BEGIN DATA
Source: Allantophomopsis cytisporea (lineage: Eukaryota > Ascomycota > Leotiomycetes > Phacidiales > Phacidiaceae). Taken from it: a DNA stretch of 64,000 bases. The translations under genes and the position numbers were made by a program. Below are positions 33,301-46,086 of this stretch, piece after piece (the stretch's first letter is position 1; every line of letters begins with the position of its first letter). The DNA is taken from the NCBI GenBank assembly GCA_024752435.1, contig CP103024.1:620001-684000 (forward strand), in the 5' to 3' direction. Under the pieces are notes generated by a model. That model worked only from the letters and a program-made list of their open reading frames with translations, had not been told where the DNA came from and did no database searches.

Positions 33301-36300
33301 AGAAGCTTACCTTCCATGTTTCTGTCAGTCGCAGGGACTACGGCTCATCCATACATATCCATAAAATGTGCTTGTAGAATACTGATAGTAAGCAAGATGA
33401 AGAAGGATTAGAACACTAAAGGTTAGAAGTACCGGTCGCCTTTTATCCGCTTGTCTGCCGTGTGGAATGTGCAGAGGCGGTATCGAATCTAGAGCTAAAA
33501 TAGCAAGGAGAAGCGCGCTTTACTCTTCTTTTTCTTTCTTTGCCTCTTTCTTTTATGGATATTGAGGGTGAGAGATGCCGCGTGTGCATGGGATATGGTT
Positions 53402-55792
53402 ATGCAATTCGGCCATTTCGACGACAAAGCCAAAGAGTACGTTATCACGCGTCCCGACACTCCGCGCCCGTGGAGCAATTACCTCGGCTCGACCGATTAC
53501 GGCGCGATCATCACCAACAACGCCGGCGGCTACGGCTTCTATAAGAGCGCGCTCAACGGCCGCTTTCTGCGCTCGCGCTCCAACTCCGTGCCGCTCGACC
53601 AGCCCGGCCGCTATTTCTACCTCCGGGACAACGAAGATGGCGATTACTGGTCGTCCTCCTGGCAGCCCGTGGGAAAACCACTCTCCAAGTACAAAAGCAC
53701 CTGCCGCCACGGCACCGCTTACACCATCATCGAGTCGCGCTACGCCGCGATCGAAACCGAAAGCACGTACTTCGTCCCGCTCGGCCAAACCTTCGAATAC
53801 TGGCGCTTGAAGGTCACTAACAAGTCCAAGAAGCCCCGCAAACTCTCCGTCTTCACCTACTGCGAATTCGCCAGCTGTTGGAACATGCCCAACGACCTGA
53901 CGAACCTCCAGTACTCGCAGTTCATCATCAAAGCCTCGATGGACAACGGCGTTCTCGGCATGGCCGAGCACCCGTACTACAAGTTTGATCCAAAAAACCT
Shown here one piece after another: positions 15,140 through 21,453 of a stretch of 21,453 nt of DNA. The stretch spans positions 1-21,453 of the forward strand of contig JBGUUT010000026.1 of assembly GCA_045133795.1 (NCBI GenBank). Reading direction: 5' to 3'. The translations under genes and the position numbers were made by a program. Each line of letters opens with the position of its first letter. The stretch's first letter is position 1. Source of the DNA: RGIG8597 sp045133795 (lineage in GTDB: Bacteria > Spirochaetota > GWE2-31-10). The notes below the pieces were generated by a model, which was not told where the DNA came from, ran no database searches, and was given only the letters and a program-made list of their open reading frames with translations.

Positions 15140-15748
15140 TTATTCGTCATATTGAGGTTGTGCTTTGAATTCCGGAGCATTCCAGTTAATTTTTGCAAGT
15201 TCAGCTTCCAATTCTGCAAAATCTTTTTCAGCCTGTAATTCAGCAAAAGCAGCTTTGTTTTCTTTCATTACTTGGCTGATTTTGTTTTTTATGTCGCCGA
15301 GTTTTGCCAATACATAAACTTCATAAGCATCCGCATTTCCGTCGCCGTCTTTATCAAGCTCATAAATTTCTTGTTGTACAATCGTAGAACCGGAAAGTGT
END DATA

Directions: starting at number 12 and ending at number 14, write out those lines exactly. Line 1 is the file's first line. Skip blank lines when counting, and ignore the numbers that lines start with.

53901 CGAACCTCCAGTACTCGCAGTTCATCATCAAAGCCTCGATGGACAACGGCGTTCTCGGCATGGCCGAGCACCCGTACTACAAGTTTGATCCAAAAAACCT
Shown here one piece after another: positions 15,140 through 21,453 of a stretch of 21,453 nt of DNA. The stretch spans positions 1-21,453 of the forward strand of contig JBGUUT010000026.1 of assembly GCA_045133795.1 (NCBI GenBank). Reading direction: 5' to 3'. The translations under genes and the position numbers were made by a program. Each line of letters opens with the position of its first letter. The stretch's first letter is position 1. Source of the DNA: RGIG8597 sp045133795 (lineage in GTDB: Bacteria > Spirochaetota > GWE2-31-10). The notes below the pieces were generated by a model, which was not told where the DNA came from, ran no database searches, and was given only the letters and a program-made list of their open reading frames with translations.

Positions 15140-15748